Convocation

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Origin

Middle English, from Middle French & Latin; Middle French, from Latin convocation-, convocatio, from convocare

Definitions

  • 1a : an assembly of persons convoked
b (1) : an assembly of bishops and representative clergy of the Church of England (2) : a consultative assembly of clergy and lay delegates from one part of an Episcopal diocese; also : a territorial division of an Episcopal diocese
c : a ceremonial assembly of members of a college or university

Description

A convocation (Latin 'calling together', translating the Greek ecclesia) is a group of people formally assembled for a special purpose.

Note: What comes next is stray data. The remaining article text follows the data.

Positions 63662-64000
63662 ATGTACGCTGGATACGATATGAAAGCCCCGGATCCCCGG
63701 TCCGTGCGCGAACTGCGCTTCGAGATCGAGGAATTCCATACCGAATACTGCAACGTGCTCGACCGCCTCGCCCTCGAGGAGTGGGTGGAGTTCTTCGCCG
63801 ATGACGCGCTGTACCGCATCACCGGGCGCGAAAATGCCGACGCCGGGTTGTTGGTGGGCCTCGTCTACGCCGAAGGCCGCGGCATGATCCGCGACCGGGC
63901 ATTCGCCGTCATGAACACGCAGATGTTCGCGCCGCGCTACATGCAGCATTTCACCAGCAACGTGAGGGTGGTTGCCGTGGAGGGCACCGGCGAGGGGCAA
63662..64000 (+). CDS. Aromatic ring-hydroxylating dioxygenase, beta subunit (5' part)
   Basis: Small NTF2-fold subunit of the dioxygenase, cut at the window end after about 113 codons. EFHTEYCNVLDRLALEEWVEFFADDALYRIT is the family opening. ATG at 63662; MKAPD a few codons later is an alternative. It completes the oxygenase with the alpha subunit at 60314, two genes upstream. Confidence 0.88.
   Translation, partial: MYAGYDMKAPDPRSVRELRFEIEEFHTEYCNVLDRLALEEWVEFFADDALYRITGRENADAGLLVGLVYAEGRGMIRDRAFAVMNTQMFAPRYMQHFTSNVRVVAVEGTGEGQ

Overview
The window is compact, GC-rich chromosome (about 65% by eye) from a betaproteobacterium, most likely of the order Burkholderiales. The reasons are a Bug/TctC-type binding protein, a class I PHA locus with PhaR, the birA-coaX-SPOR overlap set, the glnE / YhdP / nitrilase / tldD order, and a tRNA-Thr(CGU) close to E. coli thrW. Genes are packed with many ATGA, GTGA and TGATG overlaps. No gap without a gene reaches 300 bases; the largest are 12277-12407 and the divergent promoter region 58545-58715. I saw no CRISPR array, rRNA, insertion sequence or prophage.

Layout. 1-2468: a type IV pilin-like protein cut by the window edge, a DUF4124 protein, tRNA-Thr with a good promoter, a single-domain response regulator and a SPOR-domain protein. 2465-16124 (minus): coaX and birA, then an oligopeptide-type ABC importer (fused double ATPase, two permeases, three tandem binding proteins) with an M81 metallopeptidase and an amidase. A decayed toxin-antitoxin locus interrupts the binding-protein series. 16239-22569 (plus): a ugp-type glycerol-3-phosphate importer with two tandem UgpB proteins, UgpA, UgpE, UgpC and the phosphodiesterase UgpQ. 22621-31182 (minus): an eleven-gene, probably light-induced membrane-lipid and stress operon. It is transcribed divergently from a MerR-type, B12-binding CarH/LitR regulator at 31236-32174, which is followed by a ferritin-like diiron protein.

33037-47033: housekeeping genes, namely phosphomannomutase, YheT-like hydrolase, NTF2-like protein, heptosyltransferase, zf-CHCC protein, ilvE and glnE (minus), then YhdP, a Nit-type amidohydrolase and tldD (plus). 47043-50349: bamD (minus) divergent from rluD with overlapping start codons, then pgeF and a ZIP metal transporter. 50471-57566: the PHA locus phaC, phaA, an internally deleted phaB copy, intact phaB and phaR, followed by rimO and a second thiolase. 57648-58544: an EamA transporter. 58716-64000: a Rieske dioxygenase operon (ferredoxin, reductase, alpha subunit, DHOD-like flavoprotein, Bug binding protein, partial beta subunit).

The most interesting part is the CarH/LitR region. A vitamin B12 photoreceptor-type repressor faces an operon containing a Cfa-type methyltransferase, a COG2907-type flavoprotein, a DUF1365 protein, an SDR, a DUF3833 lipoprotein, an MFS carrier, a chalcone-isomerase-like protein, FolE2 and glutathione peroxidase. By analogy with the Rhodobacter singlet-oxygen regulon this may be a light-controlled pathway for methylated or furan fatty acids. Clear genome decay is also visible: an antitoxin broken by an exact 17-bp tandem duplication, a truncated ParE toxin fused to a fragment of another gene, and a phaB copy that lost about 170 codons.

In some universities, the term "convocation" refers specifically to the entirety of the alumni of a college which function as one of the university's representative bodies. Due to its inordinate size, the Convocation will elect a standing committee, which is responsible for making representations concerning the views of the alumni to the university administration. The convocation also, however, can hold general meetings, at which any alumnus can attend. The main function of the convocation is to represent the views of the alumni to the university administration, to encourage co-operation among alumni (esp. in regard to donations), and to elect members of the University's governing body (known variously as the Senate, Council, Board, etc., depending on the particular institution, but basically equivalent to a board of directors of a corporation.) The equivalent of the Convocation in the Scottish University system is the General Council.[1]